Vol. 13, Issue 1, October 2012

Editor’s Note: Talk to any teacher about what his or her teaching day is like and it quickly becomes evident that it is a stressful job. In his article, Daniel Gerken offers practical tips for ways teachers, administrators, and teachers in training can manage stress when all seems unmanageable.

Hitting “Reset”: A Simple Method for Taking Stock of Stress
Daniel M. Gerken

Let me ask you something. Do you ever feel burdened by a general sense of worry and uncertainty? Have you let various small (or large) stresses creep up on you to the point that you no longer have a clear focus?

This happens to me a lot, but a few months ago I discovered a method to deal with this kind of stress and general anxiety. Now, when I’m feeling a little panicky, I sit down and make a list of the specific sources of my stress. I literally ask myself, “What is one thing that is unresolved and causing me stress right now? What is another?”

I usually end up with three or four main causes. Then, I look at each item individually, and determine if it is within my control to resolve. If it is not, I pause for a moment, and accept that the situation is beyond my control, and let go of it mentally. If it is within my control, I write down what step or steps I need to take to resolve the source of stress. To help facilitate the process, I may also place the action items in my Toodledo account.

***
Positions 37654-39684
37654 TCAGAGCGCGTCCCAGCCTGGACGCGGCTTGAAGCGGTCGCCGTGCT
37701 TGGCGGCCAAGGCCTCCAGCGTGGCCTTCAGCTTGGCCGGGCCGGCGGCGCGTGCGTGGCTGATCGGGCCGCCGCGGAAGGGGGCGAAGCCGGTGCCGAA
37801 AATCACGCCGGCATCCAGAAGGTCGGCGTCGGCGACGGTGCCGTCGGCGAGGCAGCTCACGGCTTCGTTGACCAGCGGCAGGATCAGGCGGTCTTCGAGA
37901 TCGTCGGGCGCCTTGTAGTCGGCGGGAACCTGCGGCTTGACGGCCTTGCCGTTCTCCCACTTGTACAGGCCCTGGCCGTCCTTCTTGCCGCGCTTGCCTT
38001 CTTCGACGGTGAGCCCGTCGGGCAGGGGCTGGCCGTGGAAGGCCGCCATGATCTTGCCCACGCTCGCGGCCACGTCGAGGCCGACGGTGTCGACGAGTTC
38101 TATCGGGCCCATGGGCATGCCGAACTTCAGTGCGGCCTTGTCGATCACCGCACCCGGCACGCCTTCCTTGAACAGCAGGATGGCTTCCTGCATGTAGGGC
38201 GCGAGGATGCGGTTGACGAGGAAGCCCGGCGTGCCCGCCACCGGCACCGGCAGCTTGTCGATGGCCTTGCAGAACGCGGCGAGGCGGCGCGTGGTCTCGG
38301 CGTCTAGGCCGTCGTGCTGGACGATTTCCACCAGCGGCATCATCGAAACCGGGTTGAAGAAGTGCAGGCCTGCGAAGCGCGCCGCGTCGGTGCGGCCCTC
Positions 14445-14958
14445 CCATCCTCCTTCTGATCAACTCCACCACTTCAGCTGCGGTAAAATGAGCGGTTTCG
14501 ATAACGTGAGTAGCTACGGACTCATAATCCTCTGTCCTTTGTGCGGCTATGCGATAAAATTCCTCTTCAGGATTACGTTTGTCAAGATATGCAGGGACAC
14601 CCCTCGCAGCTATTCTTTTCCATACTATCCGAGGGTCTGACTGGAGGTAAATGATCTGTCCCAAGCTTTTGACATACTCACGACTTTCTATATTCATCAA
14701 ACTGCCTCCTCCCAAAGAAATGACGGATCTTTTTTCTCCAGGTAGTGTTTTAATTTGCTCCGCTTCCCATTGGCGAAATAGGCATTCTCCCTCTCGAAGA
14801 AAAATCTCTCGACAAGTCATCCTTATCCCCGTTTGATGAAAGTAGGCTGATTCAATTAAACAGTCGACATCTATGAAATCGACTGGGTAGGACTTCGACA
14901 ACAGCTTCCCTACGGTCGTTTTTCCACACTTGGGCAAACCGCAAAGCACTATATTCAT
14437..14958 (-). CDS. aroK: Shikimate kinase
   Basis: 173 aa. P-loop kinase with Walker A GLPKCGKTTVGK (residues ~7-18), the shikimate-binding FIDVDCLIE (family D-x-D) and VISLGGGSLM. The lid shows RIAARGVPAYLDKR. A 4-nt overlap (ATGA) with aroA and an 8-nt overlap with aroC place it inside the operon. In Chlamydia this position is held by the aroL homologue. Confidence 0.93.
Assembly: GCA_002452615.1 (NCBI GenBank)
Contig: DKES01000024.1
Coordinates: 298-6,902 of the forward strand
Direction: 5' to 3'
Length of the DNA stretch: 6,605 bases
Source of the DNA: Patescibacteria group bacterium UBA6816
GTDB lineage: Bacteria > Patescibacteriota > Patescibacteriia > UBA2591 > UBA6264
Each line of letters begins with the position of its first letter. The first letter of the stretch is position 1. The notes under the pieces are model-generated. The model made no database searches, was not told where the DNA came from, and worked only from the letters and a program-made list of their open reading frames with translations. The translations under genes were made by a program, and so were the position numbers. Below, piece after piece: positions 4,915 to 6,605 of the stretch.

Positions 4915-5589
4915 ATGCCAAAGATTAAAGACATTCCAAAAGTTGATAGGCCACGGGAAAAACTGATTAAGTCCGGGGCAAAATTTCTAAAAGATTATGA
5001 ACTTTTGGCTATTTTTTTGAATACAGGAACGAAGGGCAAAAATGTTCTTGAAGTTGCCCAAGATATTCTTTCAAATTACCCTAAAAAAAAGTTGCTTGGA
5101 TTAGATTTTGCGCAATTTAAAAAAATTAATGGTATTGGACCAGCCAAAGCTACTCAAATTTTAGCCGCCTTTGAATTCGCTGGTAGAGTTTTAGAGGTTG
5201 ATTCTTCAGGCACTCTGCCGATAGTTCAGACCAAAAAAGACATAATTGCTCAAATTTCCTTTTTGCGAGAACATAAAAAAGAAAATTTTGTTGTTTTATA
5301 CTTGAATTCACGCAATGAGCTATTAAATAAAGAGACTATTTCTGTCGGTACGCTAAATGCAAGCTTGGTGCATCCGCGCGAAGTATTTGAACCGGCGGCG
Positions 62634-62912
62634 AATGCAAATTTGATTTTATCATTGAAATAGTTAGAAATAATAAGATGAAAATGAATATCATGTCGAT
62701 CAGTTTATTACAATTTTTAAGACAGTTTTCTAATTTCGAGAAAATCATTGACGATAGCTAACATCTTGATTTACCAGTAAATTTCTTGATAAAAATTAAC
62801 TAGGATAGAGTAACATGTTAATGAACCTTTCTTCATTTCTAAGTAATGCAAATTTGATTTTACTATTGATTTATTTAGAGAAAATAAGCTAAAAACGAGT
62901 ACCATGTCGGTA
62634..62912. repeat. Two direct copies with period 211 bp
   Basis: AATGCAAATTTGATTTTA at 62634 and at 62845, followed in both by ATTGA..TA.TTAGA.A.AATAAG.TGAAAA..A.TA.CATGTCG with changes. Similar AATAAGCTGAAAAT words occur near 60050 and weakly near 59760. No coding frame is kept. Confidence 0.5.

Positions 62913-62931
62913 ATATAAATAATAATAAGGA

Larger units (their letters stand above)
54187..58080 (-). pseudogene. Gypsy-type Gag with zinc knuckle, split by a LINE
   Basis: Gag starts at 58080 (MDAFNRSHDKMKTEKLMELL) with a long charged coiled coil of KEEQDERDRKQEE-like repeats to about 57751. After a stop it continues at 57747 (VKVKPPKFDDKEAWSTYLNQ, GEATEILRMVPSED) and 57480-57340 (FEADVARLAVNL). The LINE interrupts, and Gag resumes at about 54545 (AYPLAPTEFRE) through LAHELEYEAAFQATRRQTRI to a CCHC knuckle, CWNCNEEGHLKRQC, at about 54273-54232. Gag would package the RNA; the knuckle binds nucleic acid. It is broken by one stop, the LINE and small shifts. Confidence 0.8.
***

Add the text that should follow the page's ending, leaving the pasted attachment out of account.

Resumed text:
By the end of this exercise, besides feeling more empowered, I have converted bad stress into positive motivation. Now, I know what I must do, and I have confidence to proceed. The technique may seem obvious, but it only really hit home for me recently, and so I wanted to share it with others who may be in the same boat.

Goal setting is the companion behavior to this kind of technique. That is, formulate and write down clear goals, and then document and follow the steps needed to achieve them. Again, a Toodledo account or other task-management system can help here. This kind of habit is essentially a proactive deterrent to the above kind of stress. But, if you ever find yourself needing to hit “reset,” I hope the above technique proves helpful.

Daniel Gerken taught English for over five years in Daejeon, South Korea, and is currently a TESOL-MALL/TESL graduate student at Woosong and Saint Cloud State Universities. His research interests include sociolinguistics, cognitive psychology, and economic theories. He will be presenting on teaching EFL in South Korea at the upcoming NYS TESOL Annual Conference in Albany, and cheerfully accepts emails at dgerken11@gmail.com.